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Mark Webber raced ahead of his rivals from pole to the chequered flag on the winding streets of Monte Carlo last year. Tom Gandolfini / AFP
Mark Webber raced ahead of his rivals from pole to the chequered flag on the winding streets of Monte Carlo last year. Tom Gandolfini / AFP

Pirelli tyres hold sway in winding Monaco where pole is all-important

Teams unsure how tyres will behave and influence the history where the pole-sitter has won in all but last nine races.

MONTE CARLO // Even against the glamourous backdrop of Monaco, with its sheer cliff-faces and its shimmering yachts, the tiring issue of Pirelli tyres threatens to spoil the Formula One party.

Sunday's street race is the sixth contest of a tumultuous season in which no team is yet fully capable of extracting the maximum out of their car.

Sebastian Vettel, leader of the world championship, has been critical. Fernando Alonso, winner last time out in Spain, said something has to change. Paul Hembery, motorsport director for the tyre manufacturers, said his company has got it wrong.

So as the F1 fraternity arrived ahead of today's opening practice day, it was tyres that dominated conversation: How crucial will they prove this weekend and is qualifying on this narrow, winding street circuit as important as in previous years or will worn tyres produce a jumble of pit-stops on race day?

Red Bull Racing, the three-time constructors' champions and current leaders, have essentially been accused by rivals Ferrari of sour grapes for their continual complaints of Pirelli's compounds.

Yesterday, speaking aboard his team's vast, floating motorhome that is docked in the Monaco harbour, Mark Webber countered that "I don't think anybody is comfortable with these tyres".

"Ferrari have a had a couple of good results, which is great [for them]," he said. "But in general whether we have a car race when cars are racing each other and racing hard and constantly pressuring each other and racing in that top form, that is bit more entertaining. That is where we have to fine-tune things."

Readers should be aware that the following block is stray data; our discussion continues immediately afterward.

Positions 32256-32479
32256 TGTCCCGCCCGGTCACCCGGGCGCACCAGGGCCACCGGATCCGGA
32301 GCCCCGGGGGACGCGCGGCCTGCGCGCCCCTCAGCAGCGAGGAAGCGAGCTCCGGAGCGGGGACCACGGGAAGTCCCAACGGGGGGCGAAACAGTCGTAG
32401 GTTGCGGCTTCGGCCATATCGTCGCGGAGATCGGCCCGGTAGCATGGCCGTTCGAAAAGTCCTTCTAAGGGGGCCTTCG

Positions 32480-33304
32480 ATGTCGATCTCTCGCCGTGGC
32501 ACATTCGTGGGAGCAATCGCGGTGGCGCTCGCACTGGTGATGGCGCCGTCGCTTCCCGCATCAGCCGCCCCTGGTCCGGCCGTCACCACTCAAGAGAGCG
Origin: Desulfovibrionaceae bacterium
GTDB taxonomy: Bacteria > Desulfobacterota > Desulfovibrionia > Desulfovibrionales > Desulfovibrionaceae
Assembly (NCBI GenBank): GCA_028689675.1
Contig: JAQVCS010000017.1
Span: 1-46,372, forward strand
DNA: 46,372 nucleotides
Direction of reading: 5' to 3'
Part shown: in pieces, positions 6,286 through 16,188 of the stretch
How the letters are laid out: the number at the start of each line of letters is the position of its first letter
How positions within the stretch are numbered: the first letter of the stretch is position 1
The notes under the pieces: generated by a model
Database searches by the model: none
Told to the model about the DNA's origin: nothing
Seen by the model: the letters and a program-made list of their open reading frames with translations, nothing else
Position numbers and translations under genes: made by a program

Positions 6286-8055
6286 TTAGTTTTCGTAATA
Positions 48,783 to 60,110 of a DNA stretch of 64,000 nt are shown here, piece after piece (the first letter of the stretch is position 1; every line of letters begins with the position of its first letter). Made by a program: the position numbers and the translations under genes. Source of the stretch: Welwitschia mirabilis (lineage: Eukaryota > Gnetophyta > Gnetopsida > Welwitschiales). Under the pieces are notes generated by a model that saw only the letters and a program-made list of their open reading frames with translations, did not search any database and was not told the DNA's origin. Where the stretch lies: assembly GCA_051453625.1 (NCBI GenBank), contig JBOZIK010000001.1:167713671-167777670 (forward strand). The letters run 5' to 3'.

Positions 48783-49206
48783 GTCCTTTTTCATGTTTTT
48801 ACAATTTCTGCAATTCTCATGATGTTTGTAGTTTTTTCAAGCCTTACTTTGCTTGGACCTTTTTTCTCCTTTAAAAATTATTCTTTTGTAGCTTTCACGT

Vettel, Webber's teammate, attempted an analogy to explain his point of view.

"If you compare it to skiing, the skis allow the skiers to go really quick around the corners, but you need to be brave enough and strong enough to go that quickly," Vettel said.

"Now imagine, the following year, you have wooden skis: the guy who was not that good in the first place is now doing better than he probably should. I'm not saying the people who are at the front shouldn't be there, but rather what I mean is the sport and racing has changed a lot."

Traditionally, qualifying has proved pivotal here.

Only once in the past nine years has the Monaco Grand Prix been won by a driver who did not start on pole position. With excessively quick-wearing tyres, there is talk that such predictability might no longer be the case.

Lewis Hamilton was the last non-polesitter to win when he triumphed in 2008. He is not, however, hopeful of a rerun.

"I think that if you were just watching last year, it's very difficult to overtake," Hamilton said. "Mark won it and just controlled it from the front.

"Overtaking is very, very difficult here as I proved a couple of years ago. If you're able to get out in front, it's more than likely if you're able to manage your tyres that you can stay there. Definitely."

Webber has actually won from pole twice in the past three years and agreed with the Mercedes-GP driver, adding the advantage of starting at the front is unlikely to disappear just because of tyre degradation.

"We'll be shooting for pole because it puts you in a position where you can be in charge," he said.

"It's like serving in tennis - you're in control of what is going on to a larger degree."

Essentially, nobody knows how the tyres will react. Their performance is impacted by weather, track temperature, circuit configuration and many other particulars. In the first five races, we have seen three different winners, yet only once has a driver on pole position successfully converted.

Fortunately for those tired of tyre talk, there are plenty of distractions away from the track with the Mediterranean glinting on the horizon, the beautiful buildings perched on the top of the cliffs and the glamourous celebrities expected to turn out this weekend.

Although even then, Webber remains slightly chagrined: "I think it's a very dramatic backdrop and to have a race here is exceptional, but the small dogs in hand bags and all that stuff is not really my thing, mate," he said with a shrug of his shoulders.

For some, even the glitz can be tiring sometimes.

gmeenaghan@thenational.ae

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